City of Harare has commissioned a pioneer solar street lighting project, which has already seen the installation of 870 lights along seven city roads through a joint venture with private firm, Primedia.
Authorities say the $6 million Private Public Partnership (PPP) will help cut costs in terms of the city’s energy bills and also ensure continued street lighting even during times of load-shedding.
City roads whose electricity-powered lights have so far been replaced with those using solar energy include: Samora Machel, Robert Mugabe, Simon Muzenda, Julius Nyerere and Borrowdale.
The agreement states that the private funder manages the lights for the next 15 years and will recoup their costs through the selling of advertising space on the street lights polls.
Already the largest solar street lighting project in the country, city authorities say they aim to install 10,000 street lights by the end of 2017 through more partnerships with other private players.
Under this initiative some of the street lights in the CBD also will also become solar powered. Harare’s teaming CBD – which currently has significantly large areas in darkness at night time, requires 4,000 street lights.
The project, according to Harare’s public works department, means the city will save in excess of $2 million annually on maintenance costs and energy bills.
Speaking during the commissioning event at Town House, Councillor Samuel Chinyowa, who represented the Mayor, said solar street lighting was in line with the city’s desire to ensure all public spaces were safe for residents.
He added: “The adoption of solar street lights is a step in the right direction as we also try to reduce our carbon footprint as a local authority. Most modern cities have switched to using green energy, which is more sustainable and assists in lighting against the global environment phenomenon, climate change.”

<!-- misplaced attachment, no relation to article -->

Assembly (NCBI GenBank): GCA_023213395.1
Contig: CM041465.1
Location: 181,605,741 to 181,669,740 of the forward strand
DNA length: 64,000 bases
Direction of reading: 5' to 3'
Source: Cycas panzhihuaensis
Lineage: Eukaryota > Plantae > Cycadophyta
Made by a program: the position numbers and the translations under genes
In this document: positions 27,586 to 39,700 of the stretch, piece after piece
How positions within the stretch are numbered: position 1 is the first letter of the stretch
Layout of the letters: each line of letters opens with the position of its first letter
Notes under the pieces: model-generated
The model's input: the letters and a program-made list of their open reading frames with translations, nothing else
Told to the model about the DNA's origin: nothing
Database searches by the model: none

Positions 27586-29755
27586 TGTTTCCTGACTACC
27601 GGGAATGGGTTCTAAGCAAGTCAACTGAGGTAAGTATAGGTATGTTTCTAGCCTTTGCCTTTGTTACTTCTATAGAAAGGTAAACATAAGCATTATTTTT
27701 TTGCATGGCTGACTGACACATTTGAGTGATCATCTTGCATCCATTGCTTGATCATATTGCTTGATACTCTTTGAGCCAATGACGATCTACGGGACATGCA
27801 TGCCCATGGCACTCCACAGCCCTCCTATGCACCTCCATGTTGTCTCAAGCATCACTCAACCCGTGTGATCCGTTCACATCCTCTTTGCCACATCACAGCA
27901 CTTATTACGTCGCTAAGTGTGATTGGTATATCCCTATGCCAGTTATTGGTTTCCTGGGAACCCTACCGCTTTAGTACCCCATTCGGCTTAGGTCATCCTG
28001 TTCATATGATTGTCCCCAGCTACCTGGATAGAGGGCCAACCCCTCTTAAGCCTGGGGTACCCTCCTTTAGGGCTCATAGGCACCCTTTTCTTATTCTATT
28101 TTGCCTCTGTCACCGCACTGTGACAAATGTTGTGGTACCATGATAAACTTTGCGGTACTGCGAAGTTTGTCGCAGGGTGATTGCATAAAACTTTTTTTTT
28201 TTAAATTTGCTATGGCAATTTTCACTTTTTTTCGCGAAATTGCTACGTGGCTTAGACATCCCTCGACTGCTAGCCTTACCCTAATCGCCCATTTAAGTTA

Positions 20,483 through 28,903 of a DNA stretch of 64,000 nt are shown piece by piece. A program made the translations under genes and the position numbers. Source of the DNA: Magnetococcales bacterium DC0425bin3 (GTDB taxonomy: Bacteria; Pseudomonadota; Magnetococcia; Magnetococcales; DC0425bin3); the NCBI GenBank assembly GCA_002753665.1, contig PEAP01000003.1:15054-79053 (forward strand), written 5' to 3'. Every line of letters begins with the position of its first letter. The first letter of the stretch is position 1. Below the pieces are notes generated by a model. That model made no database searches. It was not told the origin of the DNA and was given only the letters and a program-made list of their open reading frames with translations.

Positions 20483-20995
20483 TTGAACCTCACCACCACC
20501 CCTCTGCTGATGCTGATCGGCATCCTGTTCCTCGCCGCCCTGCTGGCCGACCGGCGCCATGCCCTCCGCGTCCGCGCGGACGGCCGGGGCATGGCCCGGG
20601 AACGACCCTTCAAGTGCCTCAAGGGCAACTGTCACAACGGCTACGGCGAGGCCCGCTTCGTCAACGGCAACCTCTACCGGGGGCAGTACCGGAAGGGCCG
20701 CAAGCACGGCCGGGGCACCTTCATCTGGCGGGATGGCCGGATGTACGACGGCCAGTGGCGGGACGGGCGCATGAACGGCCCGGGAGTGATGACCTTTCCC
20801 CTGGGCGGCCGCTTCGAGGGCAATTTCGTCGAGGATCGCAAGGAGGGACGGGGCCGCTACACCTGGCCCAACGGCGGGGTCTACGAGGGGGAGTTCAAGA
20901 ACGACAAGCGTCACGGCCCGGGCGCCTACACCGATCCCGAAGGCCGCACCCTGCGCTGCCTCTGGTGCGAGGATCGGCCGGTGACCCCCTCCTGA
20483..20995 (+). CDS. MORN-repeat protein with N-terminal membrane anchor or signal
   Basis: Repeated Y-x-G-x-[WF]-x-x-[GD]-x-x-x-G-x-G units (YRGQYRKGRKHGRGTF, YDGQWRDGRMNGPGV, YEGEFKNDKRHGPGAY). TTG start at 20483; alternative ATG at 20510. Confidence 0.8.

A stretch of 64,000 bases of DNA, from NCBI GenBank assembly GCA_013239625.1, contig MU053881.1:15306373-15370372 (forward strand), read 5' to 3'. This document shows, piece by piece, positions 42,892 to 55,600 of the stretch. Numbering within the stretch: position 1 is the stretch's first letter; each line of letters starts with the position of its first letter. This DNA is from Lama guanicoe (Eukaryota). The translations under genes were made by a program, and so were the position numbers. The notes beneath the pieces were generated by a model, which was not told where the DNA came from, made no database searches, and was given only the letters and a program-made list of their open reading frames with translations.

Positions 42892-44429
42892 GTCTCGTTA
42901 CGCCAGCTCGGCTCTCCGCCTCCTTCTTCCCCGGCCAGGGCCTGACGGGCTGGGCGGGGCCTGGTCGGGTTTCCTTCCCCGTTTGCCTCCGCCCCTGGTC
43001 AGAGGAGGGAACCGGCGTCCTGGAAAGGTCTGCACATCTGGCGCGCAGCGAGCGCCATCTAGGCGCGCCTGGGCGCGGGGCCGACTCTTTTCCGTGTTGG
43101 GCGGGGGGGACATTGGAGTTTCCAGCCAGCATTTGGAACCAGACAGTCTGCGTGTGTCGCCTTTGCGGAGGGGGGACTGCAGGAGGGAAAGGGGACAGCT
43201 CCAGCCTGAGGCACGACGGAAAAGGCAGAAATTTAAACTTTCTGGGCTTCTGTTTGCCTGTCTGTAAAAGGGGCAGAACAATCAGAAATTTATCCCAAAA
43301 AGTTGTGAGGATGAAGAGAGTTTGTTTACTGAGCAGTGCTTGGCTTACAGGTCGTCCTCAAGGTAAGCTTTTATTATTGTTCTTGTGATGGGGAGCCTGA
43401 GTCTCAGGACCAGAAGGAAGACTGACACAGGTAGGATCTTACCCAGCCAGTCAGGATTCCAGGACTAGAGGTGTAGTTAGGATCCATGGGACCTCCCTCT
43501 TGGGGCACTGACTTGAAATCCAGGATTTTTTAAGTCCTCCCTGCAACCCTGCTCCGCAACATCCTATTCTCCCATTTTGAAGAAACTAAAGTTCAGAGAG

Deputy Minister of Local Government, Public Works and National Housing, Christopher Chingosho, said street lighting was a key pillar in city safety concepts and urged city managers to focus on residential areas, where street lighting remained a challenge.
“In addition to the value of relying purely on green energy, the illumination of city streets brings several benefits to streets populated by businesses. Additional lighting allows for increased trading and economic activity,” Chingosho said.
“The economic activity will in turn increase revenue for the street. The project, apart from lighting the city, also has benefits to corporate entities, which have been given a platform to market their products and increase brand visibility,” he said.
Chingosho added that he hoped that a significant reduction in the city’s energy costs would allow the cash-strapped authority to channel more funding towards service delivery which has been weighed down over the years by the city’s huge labour costs.
Central government has prescribed a 30:70 expenditure ratio in favour of service delivery, which most local authorities have struggled to comply with.
Image: Installing solar street lights on one of Harare’s roads. (Harry Davies)